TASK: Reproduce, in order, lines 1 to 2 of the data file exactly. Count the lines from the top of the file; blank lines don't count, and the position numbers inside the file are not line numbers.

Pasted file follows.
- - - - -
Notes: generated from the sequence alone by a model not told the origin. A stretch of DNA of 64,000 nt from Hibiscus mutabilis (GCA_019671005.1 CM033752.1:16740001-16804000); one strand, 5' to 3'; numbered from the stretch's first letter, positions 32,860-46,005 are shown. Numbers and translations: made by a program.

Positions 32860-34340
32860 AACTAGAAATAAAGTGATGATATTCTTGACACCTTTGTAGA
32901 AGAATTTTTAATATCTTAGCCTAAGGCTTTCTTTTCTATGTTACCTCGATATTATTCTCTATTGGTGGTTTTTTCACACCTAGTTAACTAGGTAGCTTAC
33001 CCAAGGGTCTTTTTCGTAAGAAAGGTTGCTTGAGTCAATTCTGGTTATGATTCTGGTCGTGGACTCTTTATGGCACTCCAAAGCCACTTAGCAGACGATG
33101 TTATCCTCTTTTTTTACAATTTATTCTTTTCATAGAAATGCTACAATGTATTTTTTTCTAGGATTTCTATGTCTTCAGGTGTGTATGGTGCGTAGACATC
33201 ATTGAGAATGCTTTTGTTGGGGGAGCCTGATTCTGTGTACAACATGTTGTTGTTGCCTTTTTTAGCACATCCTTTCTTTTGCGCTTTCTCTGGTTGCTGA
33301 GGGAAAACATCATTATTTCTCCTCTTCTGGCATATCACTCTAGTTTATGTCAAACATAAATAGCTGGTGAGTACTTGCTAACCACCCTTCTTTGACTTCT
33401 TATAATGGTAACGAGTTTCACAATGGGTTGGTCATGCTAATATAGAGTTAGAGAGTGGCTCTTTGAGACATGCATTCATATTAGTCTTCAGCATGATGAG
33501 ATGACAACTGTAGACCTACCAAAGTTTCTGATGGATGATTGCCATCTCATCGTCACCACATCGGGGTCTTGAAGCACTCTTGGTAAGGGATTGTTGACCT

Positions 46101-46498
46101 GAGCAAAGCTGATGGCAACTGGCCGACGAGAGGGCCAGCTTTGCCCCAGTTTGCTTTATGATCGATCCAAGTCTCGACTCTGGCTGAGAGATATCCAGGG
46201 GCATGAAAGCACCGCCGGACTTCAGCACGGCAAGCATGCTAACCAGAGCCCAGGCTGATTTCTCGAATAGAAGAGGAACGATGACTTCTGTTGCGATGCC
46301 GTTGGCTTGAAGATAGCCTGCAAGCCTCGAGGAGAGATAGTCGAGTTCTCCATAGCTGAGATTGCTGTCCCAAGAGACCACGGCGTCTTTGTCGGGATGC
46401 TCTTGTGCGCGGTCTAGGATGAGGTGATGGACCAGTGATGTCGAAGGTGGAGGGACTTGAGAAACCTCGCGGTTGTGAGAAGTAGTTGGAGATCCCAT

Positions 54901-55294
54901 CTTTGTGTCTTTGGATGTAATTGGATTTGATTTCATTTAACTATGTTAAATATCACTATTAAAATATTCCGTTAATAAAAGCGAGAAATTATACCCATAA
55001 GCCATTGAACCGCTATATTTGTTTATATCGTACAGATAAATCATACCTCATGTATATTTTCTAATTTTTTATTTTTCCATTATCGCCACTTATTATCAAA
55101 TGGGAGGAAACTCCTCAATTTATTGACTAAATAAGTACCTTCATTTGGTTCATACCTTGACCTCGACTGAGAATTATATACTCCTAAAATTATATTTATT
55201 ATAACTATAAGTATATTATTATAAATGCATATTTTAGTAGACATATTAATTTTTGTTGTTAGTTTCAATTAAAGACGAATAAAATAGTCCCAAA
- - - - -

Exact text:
Notes: generated from the sequence alone by a model not told the origin. A stretch of DNA of 64,000 nt from Hibiscus mutabilis (GCA_019671005.1 CM033752.1:16740001-16804000); one strand, 5' to 3'; numbered from the stretch's first letter, positions 32,860-46,005 are shown. Numbers and translations: made by a program.

Positions 32860-34340